Thursday, December 11, 2008

The Scoop on Miss Dior's Current Formulation

In March of this year some very intelligent fragrance lovers were wondering whether or not oakmoss had been removed from the composition of Miss Dior as the raw material was no longer listed on the packaging. Oakmoss is a defining ingredient in perfumery's chypre category and is on IFRA's list of ingredients that may cause skin irritation. IFRA's position on oakmoss is clearly stated in the sentence that introduces their assessment regarding safe levels of use, "Oak moss extracts (e.g. absolute, resinoid, concrete, etc.) obtained from Evernia prunastri should not be used such that the level in consumer products exceeds 0.1%."

When Dior's Paris office provided an ambiguous answer to Glass Petal Smoke's initial inquiry regarding the current formulation of Miss Dior, Diane Vavra (Vice-President of Public Relations at Dior Beauty) made sure that a clear answer was provided. The official response from Dior, which took three weeks to arrive, is as follows:

Oakmoss is well included in the formula of Miss Dior but does not appear on the full labeling because its concentration in the product is less than 10 ppm (the IFRA rule is that ingredients that could generate allergies must appear on the list of ingredients only if their concentration [in] the product (leave-on products) is more than 10 ppm).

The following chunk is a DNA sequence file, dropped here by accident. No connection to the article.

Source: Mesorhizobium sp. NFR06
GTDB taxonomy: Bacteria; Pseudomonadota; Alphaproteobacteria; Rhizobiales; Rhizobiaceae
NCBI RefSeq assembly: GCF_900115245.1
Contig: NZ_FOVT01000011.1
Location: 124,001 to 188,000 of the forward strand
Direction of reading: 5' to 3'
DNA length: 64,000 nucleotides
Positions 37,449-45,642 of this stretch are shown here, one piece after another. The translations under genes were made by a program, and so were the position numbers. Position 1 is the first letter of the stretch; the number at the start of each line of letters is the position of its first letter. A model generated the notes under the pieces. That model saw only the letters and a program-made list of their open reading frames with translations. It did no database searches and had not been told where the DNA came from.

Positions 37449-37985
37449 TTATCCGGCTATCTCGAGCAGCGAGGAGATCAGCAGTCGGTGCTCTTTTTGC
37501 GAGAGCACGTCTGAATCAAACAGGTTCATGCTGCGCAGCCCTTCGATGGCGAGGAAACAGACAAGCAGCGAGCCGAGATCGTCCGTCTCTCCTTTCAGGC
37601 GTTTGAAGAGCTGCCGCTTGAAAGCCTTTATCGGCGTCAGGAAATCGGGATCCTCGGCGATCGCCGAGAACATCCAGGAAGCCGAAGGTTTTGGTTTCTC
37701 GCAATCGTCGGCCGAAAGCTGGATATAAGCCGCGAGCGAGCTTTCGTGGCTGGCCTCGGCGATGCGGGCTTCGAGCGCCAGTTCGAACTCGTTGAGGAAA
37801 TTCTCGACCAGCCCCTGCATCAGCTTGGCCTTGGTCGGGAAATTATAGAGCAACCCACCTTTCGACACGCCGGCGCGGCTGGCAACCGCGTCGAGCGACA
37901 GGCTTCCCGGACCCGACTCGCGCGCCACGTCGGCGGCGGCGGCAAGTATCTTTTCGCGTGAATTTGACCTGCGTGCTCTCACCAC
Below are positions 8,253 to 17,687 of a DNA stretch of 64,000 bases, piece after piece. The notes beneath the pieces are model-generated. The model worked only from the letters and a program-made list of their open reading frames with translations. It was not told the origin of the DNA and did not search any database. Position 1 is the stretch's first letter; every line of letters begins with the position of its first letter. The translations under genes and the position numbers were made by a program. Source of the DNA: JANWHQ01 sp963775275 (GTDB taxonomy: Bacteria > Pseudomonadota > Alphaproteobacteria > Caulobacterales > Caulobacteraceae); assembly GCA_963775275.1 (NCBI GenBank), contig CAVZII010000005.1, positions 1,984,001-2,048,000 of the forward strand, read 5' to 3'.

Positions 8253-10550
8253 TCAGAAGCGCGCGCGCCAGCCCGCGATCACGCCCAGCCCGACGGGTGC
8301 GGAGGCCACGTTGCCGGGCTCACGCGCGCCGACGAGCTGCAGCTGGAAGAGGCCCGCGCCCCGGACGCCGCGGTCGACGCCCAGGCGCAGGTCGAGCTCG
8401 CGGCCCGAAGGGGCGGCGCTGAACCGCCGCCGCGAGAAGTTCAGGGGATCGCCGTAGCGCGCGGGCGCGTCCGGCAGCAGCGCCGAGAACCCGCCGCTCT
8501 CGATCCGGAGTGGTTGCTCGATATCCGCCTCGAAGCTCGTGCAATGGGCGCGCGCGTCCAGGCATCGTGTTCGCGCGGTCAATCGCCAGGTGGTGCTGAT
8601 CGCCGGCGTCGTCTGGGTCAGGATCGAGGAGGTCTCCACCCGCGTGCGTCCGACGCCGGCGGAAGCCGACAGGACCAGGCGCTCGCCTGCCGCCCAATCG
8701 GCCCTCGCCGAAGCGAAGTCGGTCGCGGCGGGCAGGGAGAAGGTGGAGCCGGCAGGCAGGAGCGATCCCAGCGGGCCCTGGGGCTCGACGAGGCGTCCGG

Dior's original response inferred that the absence of oakmoss on fragrance packaging indicated its presence:

[There has been] no reformulation of Miss Dior but there has been a change in April 2007 in the listing, following some new information given by the supplier of a specific raw material, and also internal data on the concentrate. So, the formula is the same but the full labeling has indeed slightly changed.

Kudos to Ms. Vavra, who despite the implications of the question, valued a clear answer. Things do get lost in translation between France and the U.S.

An industry insider for a multi-million dollar beauty company that manufactures some of the world's finest fragrances made the following comment about reformulations and oakmoss, on the condition that they would not be identified; "Many companies chose to comply with IFRA rather than retaining their [original] formulas. Adding a sensitizing warning on the packaging, which is required for amounts of oakmoss over 10 parts per million, can potentially scare away the consumer."

I know many fragrance connoisseurs who would be happy to have a traditional dilution of oakmoss at hand that could be layered with chypre fragrances that have been reformulated to the point of amnesia. There is nothing like the scent of oakmoss, which author Steffan Arctander beautifully describes as "reminiscent of seashore, forest, bark, wood and tannery." If there is a company daring enough to create a single-note oakmoss fragrance, they could call it Eau de Lazarus and promote its resurrecting powers. The "self-governing body" of IFRA would prefer to call it Poison, but then, as Dior knows, the name Poison is already taken.


I write copy professionally by trade. At one non-Dior assignment I worked with a decision maker in fragrance marketing. I smelled a mod that would be released abroad and went into a tailspin; I smelled elements from the old Miss Dior (Miss Dior was reformulated by Edmond Roudnitska in 1992). I shared my enthusiasm with this person and their response was, "I couldn't stand the old formula. As a matter of fact I was consulting at Dior and worked on the reformulation. We took out that dirty, "old lady" smell."

From that moment on, as much as I loved working with this person, my opinion of them had taken a 180-degree turn. The irony grew as the essential oil house that made the mod I had smelled was the same essential oil house that worked on the original Miss Dior formula. Interesting indeed.